Digital technologies are quickly becoming an integral component in almost every area of engineering.
6 AI and Machine Learning Tools for Engineers
Oct 13, 2021
by Jeff O'Heir
But AI, machine learning, and other related digital technologies are quickly becoming an integral component in almost every area of engineering as companies automate manual processes and enable machines to perform tasks previously performed by humans.
Companies incorporating the technologies cover a wide range of industries, including aerospace, robotics, defense, manufacturing, power, autonomous vehicles, and construction, to name a few. And many of them are hungry for engineers familiar with or willing to learn different facets of AI in areas including design, analysis, data analytics, bioinspired systems, intelligent automation, fault estimation, material synthesis, and factory automation.
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The advancement of the technologies is similar to the evolution of mechanical engineers, who now take on multidisciplinary roles to handle tasks once associated with more specialized fields. Many universities now have courses or full-blown AI degrees to help young engineers looking to make themselves more marketable or career engineers seeking new skills for a different position.
Penn State, for one, is incorporating programming and data science classes into its architectural and materials engineering degrees. “In five to 10 years, it will just be one of those skills that if you didn't learn it, you’re going to have to learn it on your own,” said Rebecca Napolitano, an assistant professor of architectural engineering who’s spearheading the program. “And that’s hopefully what we're trying to prevent here with our engineers.”
Here is a short list of some of the most popular and highly ranked tools and software platforms widely used for AI development and design. Many of them offer free trials for hands-on exploration. YouTube and other instructional video sites also have plenty of tutorials to help bring any engineer interested in this new world up to speed.
1. PythonIf you’re going to explore any AI tool, the Python programming language is the one. Python is stable, flexible and fairly easy to use, making it the hands-down favorite for AI, machine learning, data analytics and visualization projects and applications. It can take as little as a week to learn, is backed by a huge support community, and has more free tutorials than you can count. This is the programming language used in most engineering programming, data science and AI courses.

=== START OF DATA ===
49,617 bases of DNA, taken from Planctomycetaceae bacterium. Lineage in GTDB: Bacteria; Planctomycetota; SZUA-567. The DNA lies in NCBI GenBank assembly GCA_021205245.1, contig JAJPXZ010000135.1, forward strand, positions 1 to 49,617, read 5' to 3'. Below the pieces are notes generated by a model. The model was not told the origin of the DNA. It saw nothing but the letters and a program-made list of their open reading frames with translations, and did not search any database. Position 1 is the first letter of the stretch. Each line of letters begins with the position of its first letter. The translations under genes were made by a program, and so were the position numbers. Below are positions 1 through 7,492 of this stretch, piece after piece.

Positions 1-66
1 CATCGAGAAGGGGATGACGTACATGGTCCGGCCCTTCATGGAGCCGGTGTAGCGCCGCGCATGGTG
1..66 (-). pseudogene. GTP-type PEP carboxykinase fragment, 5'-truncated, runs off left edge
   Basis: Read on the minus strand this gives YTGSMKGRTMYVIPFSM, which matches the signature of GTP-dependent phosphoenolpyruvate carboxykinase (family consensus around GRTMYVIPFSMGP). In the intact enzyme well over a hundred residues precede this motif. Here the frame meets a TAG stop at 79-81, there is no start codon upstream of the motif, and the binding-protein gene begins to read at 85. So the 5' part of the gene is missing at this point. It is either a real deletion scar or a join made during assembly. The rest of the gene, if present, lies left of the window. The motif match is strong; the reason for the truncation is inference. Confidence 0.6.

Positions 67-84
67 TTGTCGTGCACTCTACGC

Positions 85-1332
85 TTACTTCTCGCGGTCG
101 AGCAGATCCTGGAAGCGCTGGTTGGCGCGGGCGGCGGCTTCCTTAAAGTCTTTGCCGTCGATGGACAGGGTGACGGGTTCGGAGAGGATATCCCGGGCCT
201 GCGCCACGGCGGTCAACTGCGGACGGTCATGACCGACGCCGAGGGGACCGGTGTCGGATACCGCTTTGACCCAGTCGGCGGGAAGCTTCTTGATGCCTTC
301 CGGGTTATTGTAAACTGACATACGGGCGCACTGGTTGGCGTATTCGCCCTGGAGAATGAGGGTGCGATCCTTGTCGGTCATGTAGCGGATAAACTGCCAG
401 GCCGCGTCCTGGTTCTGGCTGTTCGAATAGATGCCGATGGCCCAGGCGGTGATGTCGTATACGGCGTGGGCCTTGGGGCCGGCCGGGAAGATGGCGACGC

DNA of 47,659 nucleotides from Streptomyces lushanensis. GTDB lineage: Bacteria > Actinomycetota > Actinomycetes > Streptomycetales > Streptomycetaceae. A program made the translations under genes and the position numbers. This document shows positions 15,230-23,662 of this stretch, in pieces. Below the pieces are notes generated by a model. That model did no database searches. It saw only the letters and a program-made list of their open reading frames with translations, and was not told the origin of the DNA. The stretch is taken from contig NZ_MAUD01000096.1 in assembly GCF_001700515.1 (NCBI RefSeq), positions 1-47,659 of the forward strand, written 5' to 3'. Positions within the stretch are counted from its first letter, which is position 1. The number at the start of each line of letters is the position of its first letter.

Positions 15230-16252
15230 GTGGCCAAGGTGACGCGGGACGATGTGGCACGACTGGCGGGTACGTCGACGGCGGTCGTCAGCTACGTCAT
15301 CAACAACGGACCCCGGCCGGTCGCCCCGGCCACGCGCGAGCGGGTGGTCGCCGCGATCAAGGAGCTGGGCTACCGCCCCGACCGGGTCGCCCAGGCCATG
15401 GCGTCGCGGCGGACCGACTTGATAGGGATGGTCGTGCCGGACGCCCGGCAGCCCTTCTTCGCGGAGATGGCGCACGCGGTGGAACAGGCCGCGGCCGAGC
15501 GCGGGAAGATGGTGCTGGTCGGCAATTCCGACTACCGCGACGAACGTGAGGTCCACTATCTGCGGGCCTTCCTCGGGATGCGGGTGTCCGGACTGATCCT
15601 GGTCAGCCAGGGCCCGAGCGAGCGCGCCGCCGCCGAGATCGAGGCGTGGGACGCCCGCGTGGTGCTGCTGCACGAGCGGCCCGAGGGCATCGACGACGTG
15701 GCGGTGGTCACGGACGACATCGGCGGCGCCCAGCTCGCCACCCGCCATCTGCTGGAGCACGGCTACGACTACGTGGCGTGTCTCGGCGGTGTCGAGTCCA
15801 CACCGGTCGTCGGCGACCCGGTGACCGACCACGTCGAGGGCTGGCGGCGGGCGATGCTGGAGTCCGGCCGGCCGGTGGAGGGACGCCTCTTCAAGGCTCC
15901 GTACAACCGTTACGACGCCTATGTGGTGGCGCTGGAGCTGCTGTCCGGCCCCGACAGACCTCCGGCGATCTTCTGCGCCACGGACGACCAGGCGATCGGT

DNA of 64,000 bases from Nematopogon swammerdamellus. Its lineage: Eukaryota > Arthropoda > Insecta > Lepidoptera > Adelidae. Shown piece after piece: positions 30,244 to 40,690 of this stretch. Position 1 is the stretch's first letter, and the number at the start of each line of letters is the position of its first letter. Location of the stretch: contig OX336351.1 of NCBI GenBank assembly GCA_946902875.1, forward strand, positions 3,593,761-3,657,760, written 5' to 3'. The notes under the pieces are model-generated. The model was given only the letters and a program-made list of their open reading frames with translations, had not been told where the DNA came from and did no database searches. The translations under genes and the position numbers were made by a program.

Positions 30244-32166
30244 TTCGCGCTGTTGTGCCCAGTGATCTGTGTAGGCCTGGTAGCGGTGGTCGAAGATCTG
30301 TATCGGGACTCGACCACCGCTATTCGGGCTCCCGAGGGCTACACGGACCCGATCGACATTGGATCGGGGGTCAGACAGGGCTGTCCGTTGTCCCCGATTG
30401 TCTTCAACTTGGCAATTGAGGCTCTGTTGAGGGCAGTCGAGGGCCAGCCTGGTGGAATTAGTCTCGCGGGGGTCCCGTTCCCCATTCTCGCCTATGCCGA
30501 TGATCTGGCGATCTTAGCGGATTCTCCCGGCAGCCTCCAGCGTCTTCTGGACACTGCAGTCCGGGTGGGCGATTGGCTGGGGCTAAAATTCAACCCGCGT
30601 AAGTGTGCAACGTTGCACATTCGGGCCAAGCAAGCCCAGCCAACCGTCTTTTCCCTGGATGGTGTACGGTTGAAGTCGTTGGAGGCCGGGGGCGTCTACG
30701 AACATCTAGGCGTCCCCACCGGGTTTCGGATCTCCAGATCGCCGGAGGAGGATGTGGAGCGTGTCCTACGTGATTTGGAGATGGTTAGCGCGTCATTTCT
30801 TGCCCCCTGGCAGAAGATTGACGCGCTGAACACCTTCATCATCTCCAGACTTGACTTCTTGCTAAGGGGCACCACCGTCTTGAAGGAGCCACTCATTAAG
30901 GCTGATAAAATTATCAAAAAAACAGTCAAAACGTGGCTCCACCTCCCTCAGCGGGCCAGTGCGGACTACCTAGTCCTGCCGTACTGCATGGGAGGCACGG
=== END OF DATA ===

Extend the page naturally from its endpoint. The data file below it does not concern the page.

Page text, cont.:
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Python may be king for now, but Penn State’s Napolitano urges her students to keep an open mind. Like any hot technology, Python could eventually fade away or be replaced by something new. Learning how to learn, how logic works and how systems flow together protects engineers against any obsolescence, especially their own, she said.
2. TensorFlowTensorFlow, developed by Google engineers, is a free open-source library for the development and training of ML models, deep neural networks research (an ML technology that uses algorithms inspired by the structure and function of the brain to provide machines with intelligence), and a variety of other areas. It’s also included in the Google AI platform.
3. Google AI PlatformThe Swiss Army knife of AI development tools, Google AI products include Vertex AI, an ML platform to build, deploy, and scale AI models; AutoML, designed to use Vertex’s features to save time training ML models; and AI building blocks to add sight, language, conversation and structured data to applications.
4. Amazon Web ServicesAnother feature-rich platform, AWS SageMaker ML services includes 12 tools to help developers and data scientists and engineers build, train, and deploy ML models at scale.
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5. IBM WatsonThrough its deep industry ties and history of technology development, IBM understands how engineers of all disciplines use AI to analyze data, understand what data adds value, and to automate time consuming processes. As part of its Watson suite of AI applications, Watson Studio is designed to help developers, data scientists, engineers, and others to speed up deep learning workflows and to easily build, train, and deploy models.
6. Microsoft CopilotMicrosoft already offers Azure AI—a portfolio of AI services designed for developers and data scientists to build and deploy their own AI solutions. Recently, Microsoft launched an AI pair-programming system called GitHub Copilot in collaboration with OpenAI. Copilot, which is now available in preview as a Visual Studio Code extension, is an AI tool that helps developers to write better code in many programming languages.
Jeff O’Heir is a science and technology writer based in Hutington, N.Y.